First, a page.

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The Drift: Exyn Technologies brings autonomous drone-survey technology to Sudbury

U.S. company believes automation underground is the next big development in mining

Raffi Jabrayan can sum up in two words the motivation behind Exyn Technologies’ move to Northern Ontario: growth potential.

With an eye to being closer to existing and potential mining industry clients, the Philadelphia, PA-headquartered drone-surveying company set up its first international office at the NORCAT Underground Centre, north of Sudbury, in January.

“It’s a natural fit given that we’re a software company that operates in mining,” said Jabrayan, Exyn’s director of markets and industries, from his office in Toronto.

“Sudbury’s quickly become the (mining technology) epicentre with places like NORCAT, and of course there are some other really, really good companies up there.”

Exyn was launched in 2014 as a spinoff of the General Robotics, Automation, Sensing & Perception (GRASP) Lab at the University of Pennsylvania.

Thanks to artificial intelligence, the company’s fully autonomous drone, the ExynAero, can fly underground, survey an area, and produce a 3D map, all with the touch of a button and without any additional infrastructure required.

Using light detection and ranging (LiDAR), the drone collects millions of data points which can then be analyzed and used to make underground development and production decisions. 

Specializing in beyond-line-of-sight flights, Exyn’s drones can access areas that won’t work with GPS, are hard to reach or hazardous to mine workers, or those that would be time-consuming to survey and inspect using conventional methods.

Despite the “cool” factor associated with a self-flying drone, Jabrayan said the company’s leading interest is safety.

“It’s ensuring that miners get home safe at the end of every shift,” he said. “What we’re doing with our technology is reducing the number of hours that are needed underground.

“You don’t need to get as close to the brow. You don’t need to get as close to anywhere where there might be potential rock falls. You always work under supported ground. And what we’re able to do is just greatly, greatly reduce any sort of risk to the surveyors.”

Operating in the mining industry since 2017, Exyn’s current clients include Canadian gold miner Dundee Precious Metals and engineering company Sandvik.

Just this week, during the 2021 virtual iteration of the Prospectors and Developers Association (PDAC) convention, Sandvik and Exyn announced they were partnering to enable their two technologies to work in tandem.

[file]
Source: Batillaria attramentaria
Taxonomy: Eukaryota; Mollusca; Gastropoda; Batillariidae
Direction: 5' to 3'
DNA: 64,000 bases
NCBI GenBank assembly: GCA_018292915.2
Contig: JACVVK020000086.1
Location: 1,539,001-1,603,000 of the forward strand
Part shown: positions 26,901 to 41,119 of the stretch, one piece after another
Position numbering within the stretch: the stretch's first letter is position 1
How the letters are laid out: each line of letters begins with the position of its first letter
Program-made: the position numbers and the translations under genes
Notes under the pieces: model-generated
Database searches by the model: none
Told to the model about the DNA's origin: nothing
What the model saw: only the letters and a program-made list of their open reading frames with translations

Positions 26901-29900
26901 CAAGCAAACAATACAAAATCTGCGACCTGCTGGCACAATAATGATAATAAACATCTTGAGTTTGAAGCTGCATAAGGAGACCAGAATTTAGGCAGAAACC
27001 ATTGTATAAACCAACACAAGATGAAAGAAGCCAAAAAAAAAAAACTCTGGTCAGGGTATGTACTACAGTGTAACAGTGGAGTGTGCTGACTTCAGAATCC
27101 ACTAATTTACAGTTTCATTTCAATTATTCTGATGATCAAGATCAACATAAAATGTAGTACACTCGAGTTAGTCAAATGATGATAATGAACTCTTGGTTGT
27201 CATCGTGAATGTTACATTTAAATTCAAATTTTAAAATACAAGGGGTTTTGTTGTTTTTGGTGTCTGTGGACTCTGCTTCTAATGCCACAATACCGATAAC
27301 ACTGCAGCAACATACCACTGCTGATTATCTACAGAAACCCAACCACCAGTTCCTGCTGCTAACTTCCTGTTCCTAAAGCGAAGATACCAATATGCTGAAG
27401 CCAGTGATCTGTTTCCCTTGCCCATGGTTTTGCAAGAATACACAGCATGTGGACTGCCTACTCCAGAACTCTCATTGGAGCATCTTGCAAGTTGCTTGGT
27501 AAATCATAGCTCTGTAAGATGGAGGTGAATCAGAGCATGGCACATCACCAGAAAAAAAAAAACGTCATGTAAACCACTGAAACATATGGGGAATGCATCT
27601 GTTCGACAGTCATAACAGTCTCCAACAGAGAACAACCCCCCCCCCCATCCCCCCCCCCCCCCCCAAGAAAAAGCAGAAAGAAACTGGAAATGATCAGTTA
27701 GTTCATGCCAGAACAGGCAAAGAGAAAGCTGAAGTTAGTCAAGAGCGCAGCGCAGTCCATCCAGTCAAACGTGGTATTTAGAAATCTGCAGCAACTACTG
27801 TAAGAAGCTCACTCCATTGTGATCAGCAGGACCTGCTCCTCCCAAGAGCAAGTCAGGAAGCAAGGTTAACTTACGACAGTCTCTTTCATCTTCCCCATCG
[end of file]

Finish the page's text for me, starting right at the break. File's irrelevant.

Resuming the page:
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That Exyn chose Sudbury for its first international location is no coincidence.

It was at NORCAT’s underground test facility – the former Fecunis Adit Mine previously owned by Falconbridge – where Exyn held its first underground flight in Canada, which doubled as an opportunity to showcase the technology for Dundee Precious Metals.

At the time, Jabrayan was working as Dundee’s manager of digital and innovation projects.

So when it came time for Exyn to expand its horizons, NORCAT was already on the company’s radar.

“It’s an excellent, excellent facility,” Jabrayan said. “NORCAT is such a great place to test your technology, to teach people a little bit more about mining, and what could be possible to actually show career opportunities.”

Companies interested in the technology can either purchase it outright and train employees how to use it, or they can hire Exyn to perform a scan and then apply the resulting data to their operation.

One person has been hired to work at the Sudbury office, but Jabrayan said the company plans to add more staff over time.

“As the business grows, we're looking to have service technicians on site, we're looking to have business development people to actually grow the business, not just in Sudbury but even further north, and, if we see that the service part is growing, we may bring in surveyors to actually provide it as a service,” Jabrayan said.

If and when that time comes, they'll look locally to fill any vacancies, rather than bring in people from Toronto or Pennsylvania, he added.

As mines go deeper and it becomes more difficult to extract minerals from underground, Jabrayan believes it's just a matter of time before automation underground becomes the standard in mining.

And he's excited that Exyn Technologies, aided by its presence in Sudbury, will play a key role in helping make that transformation happen.

“This was not something out of necessity. We really wanted to do this,” Jabrayan emphasized.

“We really believe in this growth potential, and I think that Sudbury is going to play such a huge role in the growth of Exyn, but, furthermore, in the growth of autonomy in underground mining, which is basically the next generation of mining all over the world.”

The Drift features profiles on the people, companies and institutions making important contributions to Greater Sudbury’s mining sector. From exploration, operation and remediation to research and innovation, this series covers the breadth of mining-related expertise that was born out of one of the world’s richest mining camps and is now exported around the world.